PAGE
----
Add hooks. So far, we’ve got planters with posts secured in concrete. Now we need to create the support system for our string lights. Use a tiny drill bit to start a pilot hole on the corner of your post. Then attach a steel screw hook.
You can create four planter posts (arranged in a square or rectangle) to support the string lights, or drill two pilot holes into your home’s facia to connect the lights from the planters.
Create drainage. While you have your drill bit in your drill, add a small drainage hole on the backside of your planter, above the concrete.
Insert plants. Add potting soil and plant some pretty plants. You can keep it simple with one plant per planter or, for eye-catching results, go ‘extra’ and create a ‘thriller, filler, spiller’ arrangement. (Google it!)
Add lights. Finally, drape your string lights over the hooks and plug them in.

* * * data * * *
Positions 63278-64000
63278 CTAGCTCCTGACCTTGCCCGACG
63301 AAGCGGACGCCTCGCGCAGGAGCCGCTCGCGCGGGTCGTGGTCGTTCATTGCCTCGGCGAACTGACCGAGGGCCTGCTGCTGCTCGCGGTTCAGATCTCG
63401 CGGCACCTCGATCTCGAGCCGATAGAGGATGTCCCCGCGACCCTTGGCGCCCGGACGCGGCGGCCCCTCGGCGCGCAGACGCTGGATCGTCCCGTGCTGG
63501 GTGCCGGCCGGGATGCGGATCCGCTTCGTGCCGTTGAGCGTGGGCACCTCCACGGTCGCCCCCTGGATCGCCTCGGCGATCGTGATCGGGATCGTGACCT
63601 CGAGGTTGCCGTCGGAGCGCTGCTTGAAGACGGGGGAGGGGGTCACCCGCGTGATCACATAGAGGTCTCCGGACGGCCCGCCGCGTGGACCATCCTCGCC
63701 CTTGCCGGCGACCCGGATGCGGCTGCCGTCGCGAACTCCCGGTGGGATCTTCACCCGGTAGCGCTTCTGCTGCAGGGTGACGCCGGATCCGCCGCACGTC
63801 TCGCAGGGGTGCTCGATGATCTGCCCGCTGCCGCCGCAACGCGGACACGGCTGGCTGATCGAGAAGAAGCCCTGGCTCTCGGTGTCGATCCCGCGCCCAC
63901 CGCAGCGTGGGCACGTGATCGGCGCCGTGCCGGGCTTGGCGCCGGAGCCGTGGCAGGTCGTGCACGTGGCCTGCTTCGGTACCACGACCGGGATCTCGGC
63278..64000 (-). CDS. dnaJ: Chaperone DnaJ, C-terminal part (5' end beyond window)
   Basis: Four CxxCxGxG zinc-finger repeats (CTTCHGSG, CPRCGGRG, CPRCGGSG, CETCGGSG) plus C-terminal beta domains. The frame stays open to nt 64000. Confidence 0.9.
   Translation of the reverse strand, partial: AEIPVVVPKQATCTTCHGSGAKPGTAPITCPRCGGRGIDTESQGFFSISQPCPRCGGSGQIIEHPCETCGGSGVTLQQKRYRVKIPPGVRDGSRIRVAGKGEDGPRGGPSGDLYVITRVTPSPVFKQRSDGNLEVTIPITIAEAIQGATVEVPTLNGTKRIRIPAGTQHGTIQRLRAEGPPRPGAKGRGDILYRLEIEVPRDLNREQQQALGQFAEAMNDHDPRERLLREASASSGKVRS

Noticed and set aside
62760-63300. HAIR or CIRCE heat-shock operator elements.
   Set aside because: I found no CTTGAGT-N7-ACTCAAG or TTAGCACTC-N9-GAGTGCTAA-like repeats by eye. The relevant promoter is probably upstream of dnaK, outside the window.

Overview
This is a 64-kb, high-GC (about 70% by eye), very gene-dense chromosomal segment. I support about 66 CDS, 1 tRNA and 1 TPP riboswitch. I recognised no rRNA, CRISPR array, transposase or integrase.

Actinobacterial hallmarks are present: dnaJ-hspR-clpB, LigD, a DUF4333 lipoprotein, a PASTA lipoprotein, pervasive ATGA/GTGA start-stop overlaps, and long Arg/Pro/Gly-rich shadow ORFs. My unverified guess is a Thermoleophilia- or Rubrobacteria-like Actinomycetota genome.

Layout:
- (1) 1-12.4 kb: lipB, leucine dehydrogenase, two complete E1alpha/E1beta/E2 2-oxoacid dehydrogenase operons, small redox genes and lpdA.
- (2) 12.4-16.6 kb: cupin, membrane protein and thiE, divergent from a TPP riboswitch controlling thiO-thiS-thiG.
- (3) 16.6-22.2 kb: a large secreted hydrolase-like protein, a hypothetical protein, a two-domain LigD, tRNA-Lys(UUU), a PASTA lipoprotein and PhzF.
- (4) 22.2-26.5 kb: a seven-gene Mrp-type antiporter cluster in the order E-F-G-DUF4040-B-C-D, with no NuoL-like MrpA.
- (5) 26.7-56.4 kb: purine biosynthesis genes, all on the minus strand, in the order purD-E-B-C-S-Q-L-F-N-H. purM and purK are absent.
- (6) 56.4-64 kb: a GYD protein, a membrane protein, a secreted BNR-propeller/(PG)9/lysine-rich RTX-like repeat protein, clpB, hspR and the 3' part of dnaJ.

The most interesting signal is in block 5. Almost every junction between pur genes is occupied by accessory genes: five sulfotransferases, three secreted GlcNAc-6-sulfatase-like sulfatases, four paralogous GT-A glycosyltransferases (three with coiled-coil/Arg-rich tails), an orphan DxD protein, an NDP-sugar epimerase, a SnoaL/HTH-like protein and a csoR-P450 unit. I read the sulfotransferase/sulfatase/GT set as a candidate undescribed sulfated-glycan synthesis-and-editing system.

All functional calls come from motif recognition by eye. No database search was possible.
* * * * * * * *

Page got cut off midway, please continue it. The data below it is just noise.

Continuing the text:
That’s all it takes to make planter posts for string lights! Now, family gatherings on the patio have just a bit more atmosphere so you can make more memories together.
Many homeowners want to reroof their houses, which is a desirable alternative to ripping off an old roof and installing a new one. But it’s still a big decision and a major expense.
Choosing the right roofing material can be confusing. And, because this process is so involved and even stressful, it’s not something that many homeowners want to do often.
But that’s often the case, depending on the roofing material.
For instance, asphalt shingles usually have a 15- to 20-year warranty and if you live in hurricane-prone areas, you could face some serious problems. During high winds, shingles often fly off the home, making it vulnerable to water damage.
Metal roofing, on the other hand, has a 50-plus-year warranty. It will not only withstand hurricanes, it also has a Class A fire rating.
So you get a roof that isn’t just stylish, with the ridges and embossment that you’d expect from other materials such as shakes, slates or tiles, but it’s also safer for your home and the people and possessions inside.